An Art Exhibition Reflects Teacher and Student Quests for Educational Justice

3 pieces from Freedom Dreaming exhibition
Freedom Dreaming artwork, left to right, by UAlbany's Rae Johnson '22, 9th grader Chloe Tyson and CDWP teacher Brittany Gonzalez-Barone. Photos by Sean Corcoran

ALBANY, N.Y. (May 26, 2022) — Early in 2021, members of the Capital District Writing Project (CDWP), directed by Associate Professor Kelly Wissman of Literacy Teaching & Learning, began exploring ways to be responsive to the racially motivated deaths of Breonna Taylor and George Floyd and the quest to transform inequitable schooling systems. As their meetings progressed, Wissman was drawn to the power of art.

As CDWP director, she had seen the power of writing and of writing in community. Now, she said, “I also felt drawn to the possibility of the arts to help us make sense of the real inequities students and teachers are navigating. I believe that art is both an act of analysis and an act of possibility. It’s also an act of profound hope. Art helps us imagine ourselves and our worlds in new ways.

“I see art as fundamental to our movements for educational justice.”

The result — artworks with profound statements from Capital Region K-12 students and teachers — can be witnessed in the exhibition “Freedom Dreaming for Educational Justice,” on display from June 10-24 in Studio Room 223 in the Fine Arts Building.

The project, made possible through a successful StAR grant application, included a year-long series of monthly Zoom gatherings with K-12 teachers and UAlbany students in the School of Education's Touhey Family Fellows Program. “After some initial hesitation concerning a lack of artistic talent which somehow seems to hit so many after age 6 or so, all our participants found their way into using line, color, paint, cut paper and a range of other materials to express themselves,” said Wissman.

Kelly Wissman stands at at table where five women engage in artwork
Kelly Wissman, standing, looks over the artwork of K-12 teachers from the Capital District Writing Project. (Photo by Vanessia Wilkins)
Adults and Children Engage Visions for Education

“It was pretty incredible to see the concentration and joy folks brought to their art-making. The arts gave us another language to express what perhaps we already knew or felt about education, but to say it in a way that gave it a shape and clarity we didn’t have before. It’s been some of the most remarkable and rewarding teaching I’ve done in my time at UAlbany.”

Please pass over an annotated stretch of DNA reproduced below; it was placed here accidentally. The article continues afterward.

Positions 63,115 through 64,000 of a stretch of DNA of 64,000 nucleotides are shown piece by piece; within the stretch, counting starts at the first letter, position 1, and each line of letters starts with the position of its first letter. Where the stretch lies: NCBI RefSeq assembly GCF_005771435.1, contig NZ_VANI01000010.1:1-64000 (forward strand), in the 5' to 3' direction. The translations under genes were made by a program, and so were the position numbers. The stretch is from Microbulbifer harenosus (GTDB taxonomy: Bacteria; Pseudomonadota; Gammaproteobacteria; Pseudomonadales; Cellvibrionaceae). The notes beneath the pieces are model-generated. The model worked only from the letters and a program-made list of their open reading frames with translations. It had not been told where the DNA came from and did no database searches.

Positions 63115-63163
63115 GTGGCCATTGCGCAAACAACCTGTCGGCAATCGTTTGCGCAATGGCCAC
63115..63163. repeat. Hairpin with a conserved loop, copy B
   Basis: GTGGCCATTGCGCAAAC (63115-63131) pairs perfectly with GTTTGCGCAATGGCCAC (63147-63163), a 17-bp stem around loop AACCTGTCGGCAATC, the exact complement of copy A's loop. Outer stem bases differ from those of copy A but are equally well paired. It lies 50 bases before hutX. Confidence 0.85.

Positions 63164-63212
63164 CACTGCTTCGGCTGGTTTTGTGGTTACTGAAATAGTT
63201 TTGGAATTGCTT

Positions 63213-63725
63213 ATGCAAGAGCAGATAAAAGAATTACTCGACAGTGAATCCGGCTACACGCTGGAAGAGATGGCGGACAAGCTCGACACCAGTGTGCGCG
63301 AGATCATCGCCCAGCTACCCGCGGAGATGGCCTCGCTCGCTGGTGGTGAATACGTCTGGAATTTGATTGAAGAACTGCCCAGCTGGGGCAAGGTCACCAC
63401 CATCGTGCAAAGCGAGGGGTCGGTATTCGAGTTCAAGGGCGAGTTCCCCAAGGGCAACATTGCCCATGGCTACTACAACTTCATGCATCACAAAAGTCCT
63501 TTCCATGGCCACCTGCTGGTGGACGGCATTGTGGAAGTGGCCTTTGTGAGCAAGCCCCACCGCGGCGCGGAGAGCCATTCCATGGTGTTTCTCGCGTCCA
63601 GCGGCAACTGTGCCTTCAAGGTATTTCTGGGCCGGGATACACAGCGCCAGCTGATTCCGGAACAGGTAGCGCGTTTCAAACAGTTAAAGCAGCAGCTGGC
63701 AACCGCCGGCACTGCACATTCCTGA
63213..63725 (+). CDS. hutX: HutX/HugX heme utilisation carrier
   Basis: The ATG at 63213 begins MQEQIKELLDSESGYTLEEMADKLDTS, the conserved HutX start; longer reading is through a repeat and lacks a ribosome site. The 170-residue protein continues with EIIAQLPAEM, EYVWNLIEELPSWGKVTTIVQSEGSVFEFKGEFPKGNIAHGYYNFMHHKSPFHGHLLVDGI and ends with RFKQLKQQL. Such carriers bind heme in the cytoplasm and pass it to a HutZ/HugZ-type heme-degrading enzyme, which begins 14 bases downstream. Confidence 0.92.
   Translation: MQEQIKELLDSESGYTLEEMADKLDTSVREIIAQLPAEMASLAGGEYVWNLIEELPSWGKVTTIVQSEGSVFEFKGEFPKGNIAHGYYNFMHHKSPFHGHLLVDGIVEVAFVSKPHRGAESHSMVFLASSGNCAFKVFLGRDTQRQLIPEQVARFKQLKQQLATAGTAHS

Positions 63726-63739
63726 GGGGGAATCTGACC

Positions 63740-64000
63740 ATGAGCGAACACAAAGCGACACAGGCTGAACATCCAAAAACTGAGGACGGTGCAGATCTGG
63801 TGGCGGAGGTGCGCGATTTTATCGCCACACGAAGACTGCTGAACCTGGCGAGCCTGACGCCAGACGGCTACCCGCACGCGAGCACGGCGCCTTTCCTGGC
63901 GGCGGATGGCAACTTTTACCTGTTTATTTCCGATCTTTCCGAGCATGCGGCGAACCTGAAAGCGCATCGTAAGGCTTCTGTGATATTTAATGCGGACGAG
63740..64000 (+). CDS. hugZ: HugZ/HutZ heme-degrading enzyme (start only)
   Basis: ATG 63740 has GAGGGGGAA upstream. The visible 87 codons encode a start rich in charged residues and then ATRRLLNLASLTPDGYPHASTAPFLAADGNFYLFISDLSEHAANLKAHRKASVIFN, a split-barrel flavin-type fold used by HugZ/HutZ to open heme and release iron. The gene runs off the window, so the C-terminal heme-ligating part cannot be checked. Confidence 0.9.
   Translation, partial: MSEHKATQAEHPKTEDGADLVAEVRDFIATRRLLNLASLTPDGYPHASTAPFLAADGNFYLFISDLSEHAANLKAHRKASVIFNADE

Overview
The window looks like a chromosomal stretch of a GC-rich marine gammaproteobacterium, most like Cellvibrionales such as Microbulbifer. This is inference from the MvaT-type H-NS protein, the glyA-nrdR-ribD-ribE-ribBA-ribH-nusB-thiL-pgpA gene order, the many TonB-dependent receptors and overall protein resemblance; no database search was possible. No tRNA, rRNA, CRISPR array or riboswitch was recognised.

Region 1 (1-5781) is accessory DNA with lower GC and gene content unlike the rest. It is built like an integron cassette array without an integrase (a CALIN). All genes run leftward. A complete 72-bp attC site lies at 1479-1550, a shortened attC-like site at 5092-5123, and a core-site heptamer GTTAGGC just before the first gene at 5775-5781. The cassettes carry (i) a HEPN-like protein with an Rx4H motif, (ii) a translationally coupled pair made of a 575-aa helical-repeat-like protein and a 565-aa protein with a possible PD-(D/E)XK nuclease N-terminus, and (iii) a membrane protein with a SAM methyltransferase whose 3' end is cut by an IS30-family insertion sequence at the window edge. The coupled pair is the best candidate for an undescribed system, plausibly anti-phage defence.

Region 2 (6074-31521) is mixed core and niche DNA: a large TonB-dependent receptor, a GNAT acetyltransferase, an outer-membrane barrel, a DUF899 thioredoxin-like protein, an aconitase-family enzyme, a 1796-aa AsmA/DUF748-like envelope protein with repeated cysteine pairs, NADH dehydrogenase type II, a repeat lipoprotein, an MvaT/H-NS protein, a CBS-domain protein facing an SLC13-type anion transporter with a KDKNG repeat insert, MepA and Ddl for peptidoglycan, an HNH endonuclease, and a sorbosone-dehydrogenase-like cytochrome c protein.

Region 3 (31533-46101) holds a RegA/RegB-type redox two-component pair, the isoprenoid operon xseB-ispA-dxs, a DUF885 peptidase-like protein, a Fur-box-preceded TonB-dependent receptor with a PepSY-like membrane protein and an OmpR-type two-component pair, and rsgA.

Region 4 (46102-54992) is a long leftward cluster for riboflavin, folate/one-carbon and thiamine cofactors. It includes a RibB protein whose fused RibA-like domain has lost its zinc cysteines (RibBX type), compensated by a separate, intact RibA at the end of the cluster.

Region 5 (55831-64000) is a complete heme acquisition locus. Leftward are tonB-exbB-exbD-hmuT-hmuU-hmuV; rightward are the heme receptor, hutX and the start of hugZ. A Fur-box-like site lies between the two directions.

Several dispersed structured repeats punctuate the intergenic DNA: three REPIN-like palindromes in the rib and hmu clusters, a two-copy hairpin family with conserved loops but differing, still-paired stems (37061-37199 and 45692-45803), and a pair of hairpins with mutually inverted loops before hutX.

In between the monthly gatherings, the K-12 teachers and the UAlbany students in the Touhey Family Fellows program invited young people in their own contexts to create education freedom dreams. As the students began submitting their pieces for the upcoming exhibition, Wissman said she was “blown away by the creativity, the depth of insight and the great diversity in how students represented their education freedom dreams.”

Some students’ art reflected the marginalization they felt in school and of what they had been missing in their educations. The artworks often reflected the dream of something better. One 10th grader, who created the piece “My Asian American Dream School,” noted she had not read a book by or about an Asian American in all her years of public schooling. 9th grader Chloe Tyson created a montage of Ida B. Wells, Claudette Colvin, Lucretia Mott and Mary Church Terell called “Four Lesser Known Heroes” and wrote she hoped the work would bring people to explore "some historical figures that we don’t usually talk about in the classroom.”

Local Artists Add Guidance

Local artists Marcus Kwame Anderson, Elizabeth Zunon and Alisa Sikelianos-Carter (M.A. ’16) inspired projects in the Freedom Dreaming gatherings. Via Anderson, they created three-panel comics, one panel representing a problem in education needing a solution, the next illustrating the solution, and the third representing a happy ending. Problems that students and teachers have identified in their artwork include the lack of diverse books in the curriculum, the reproduction of the gender binary within school practices, and the need for more attention to social and emotional well-being in K-12 schools.

Sikelianos-Carter inspired participants to create the world each would desire to establish in their teaching and counseling. Several of the results, on plexiglass, Wissman said “are some of my favorite pieces in the upcoming show.”

The exhibition, she said, reflects the educators’ desire “to honor that sense of keeping students at the center of every conversation we have about what education is and what it can be.”

Wissman expressed gratitude to Professor Danny Goodwin and administrative assistant Brooke McGough of Art and Art History “for embracing this project and for offering us the beautiful gallery space in the Fine Arts Building.” She also praised the exhibition design assistance provided by Fatima Hussain and grad students Camryn Walsh and Erik Carrigan.

In writing the StAR grant application in 2021, Wissman saw the opportunity to partner with the Touhey Family Fellows program, an initiative focused on diversifying the teaching and mental health professions. Four local teachers — Amy Salamone from Guilderland High, Christina Pepe from Shenendehowa High, Leah Werther from Niskayuna High and Matt Pinchinat from Guilderland Central School District — worked with Wissman and faculty members Tammy Ellis-Robinson and Cheryl Dozier to design educational experiences associated with the project.